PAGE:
- In early May 2018 Ms X made a formal complaint about the way the Council had dealt with her safeguarding concerns. The Council set out the action it had taken to investigate Ms X’s concerns and to establish whether Mr Y wanted a care assessment, and had capacity to make decisions about his care. The Council was liaising with other professionals and was awaiting feedback so it could decide whether to take matters further.
- The social worker contacted Mr Y’s GP to request a referral for a psychogeriatric assessment and mental health screening for Mr Y. The GP agreed to make a home visit, but this did not take place. Mr Z had agreed to bring Mr Y to the surgery for a check up, but did not keep the appointment.
- On 4 June 2018 social workers visited Mr Y’s home with Ms X and other family members. They carried out a care assessment and mental capacity assessment. These assessments concluded Mr Y did not have capacity to manage his health and welfare, and needed support to ensure his well-being at home and in the community. The care assessment recommended Mr Y receive support with personal grooming and an escort to and from the church each week.
- Following the assessment the Council commissioned a package of care for Mr Y, which began on 15 June 2018. The care agency advised the Council they had been unable to provide care as Mr Z had said Mr Y did not need their services. Mr Y had also declined their support. The Council advised the care agency to continue to attend and offer services in line with the support plan.
- Ms X continued to raise concerns about Mr Y and asked for them to be logged as a safeguarding alert
- On 25 June 2018 Mr Y’s psychiatrist raised a safeguarding alert. They had attempted to visit Mr Y at home, but he refused to see her. The psychiatrist noted Mr Y looked significantly under-weight and was confused. They were concerned Mr Y was vulnerable and at risk of neglect, financial abuse and control.
- The social worker and police carried out a welfare check on 26 June 2018. They spoke to Mr Y and Mr Z through a window, but Mr Y would not let them enter the property.
- The Council arranged a best interest meeting on 12 July 2018 and made a referral to an advocacy service. On 5 July 2018 the advocate told the Council he had discussed the matter with Ms X and her family, but Mr Z had refused to allow him access to Mr Y. The advocate asserted the Council or other agencies should use their powers to take Mr Y in to hospital as a matter of urgency, rather than wait for the best interests meeting on 12 July 2018.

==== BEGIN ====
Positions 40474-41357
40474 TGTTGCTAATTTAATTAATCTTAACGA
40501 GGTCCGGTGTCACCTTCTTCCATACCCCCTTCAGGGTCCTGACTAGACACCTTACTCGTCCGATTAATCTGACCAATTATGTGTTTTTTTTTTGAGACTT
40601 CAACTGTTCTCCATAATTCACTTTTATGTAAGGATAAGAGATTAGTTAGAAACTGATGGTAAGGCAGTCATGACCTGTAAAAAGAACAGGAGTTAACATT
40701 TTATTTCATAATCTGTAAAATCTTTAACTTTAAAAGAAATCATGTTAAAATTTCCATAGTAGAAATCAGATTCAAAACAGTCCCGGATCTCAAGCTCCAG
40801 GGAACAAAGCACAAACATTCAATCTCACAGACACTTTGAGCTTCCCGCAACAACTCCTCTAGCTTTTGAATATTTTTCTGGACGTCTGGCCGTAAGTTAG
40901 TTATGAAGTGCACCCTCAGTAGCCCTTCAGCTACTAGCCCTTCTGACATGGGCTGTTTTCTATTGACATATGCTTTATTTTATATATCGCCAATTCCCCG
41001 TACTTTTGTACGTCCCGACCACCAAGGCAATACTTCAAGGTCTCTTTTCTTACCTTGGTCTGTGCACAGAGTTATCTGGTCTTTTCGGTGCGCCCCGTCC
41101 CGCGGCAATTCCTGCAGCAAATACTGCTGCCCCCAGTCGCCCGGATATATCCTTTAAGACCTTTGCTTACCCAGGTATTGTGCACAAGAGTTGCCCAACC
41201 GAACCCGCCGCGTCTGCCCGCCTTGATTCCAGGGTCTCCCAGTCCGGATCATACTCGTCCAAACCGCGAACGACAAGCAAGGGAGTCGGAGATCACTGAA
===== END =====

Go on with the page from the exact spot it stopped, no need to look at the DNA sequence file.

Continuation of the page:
- On 8 July 2018 Ms X visited Mr Y and took him to hospital. Mr X was admitted for observation and assessment. The records of the best interests meeting on 12 July 2018 note that Mr Y did not have any medical problems which required him to stay in hospital. The family, hospital staff, advocate and Council all agreed Mr Y’s needs could be best met in a nursing home. Ms X and her family found a suitable home, and Mr Y moved there when he was discharged from hospital on 8 August 2018.
- Since raising this complaint with the Ombudsman, Mr Y has passed away.
- In response to my enquiries, the Council states it received a number of concerns which were initially identified as a safeguarding concern. Some were triaged by the safeguarding team and referred to Mr Y’s social worker to include in Mr Y’s care management.
- The Council did not hold any formal safeguarding meetings. It considered this but the Safeguarding manager recommended that due to the difficulties in engaging with Mr Y further attempts were made to engage with him. They also recommended contacting other professionals involved in Mr Y’s care.
- The Council has gathered information regarding all concerns raised and is drawing this together under a section 42 enquiry to ensure the actions taken have been proportionate.
- Ms X has responded to the draft decision and reiterated her concerns that he Council did not respond appropriately to her concerns about Mr Ys welfare. She does not feel the Council took her concerns seriously. It did not respond to her correspondence or keep her informed. She was unaware until she complained that social workers had visited Mr Y. Ms X states the Council’s response to my enquiries is incomplete as it does not refer to all of her did calls and emails to the Council.
- The documentation provided shows there was fault in the way the Council responded to Ms X and her family’s safeguard concerns. There were delays in appointing a social worker, in carrying out the care assessment and mental capacity assessment, and in providing an advocate. The Council also failed to hold formal safeguarding meetings or review whether safeguarding would be appropriate.
- When the case was allocated to a social worker in January 2018, the supervision/ manager’s decision notes record that Mr Y’s capcity is unknown. The note states the social worker should:
- Contact the GP to ascertain if they have any concerns;
- Carry out a mental health assessment to ascertain whether Mr X is able to make decisions regarding his welfare, particularly, where he lives and who looks after him;
- Carry out an assessment of needs and offer a supportive package.
- carry out a care assessment at Mr Y’s home, with an advocate within a week of the social worker returning from leave;
- carry out a mental health capacity assessment;
- make a referral to Mr Y’s GP to request an up to date mental health assessment; and
- arrange a formal safeguarding meeting within five working days of the social worker returning from leave.
- The Council has agreed to apologise to Ms X and pays her £250 in recognition of the distress and anxiety she has experienced because of the failings in the way the Council dealt with her safeguarding concerns. The Council should do this within one month of the final decision.
- There was fault in the way the Council responded to Ms X and her family’s safeguard concerns. This fault has caused Ms X an injustice in the form of distress and anxiety.
Investigator's decision on behalf of the Ombudsman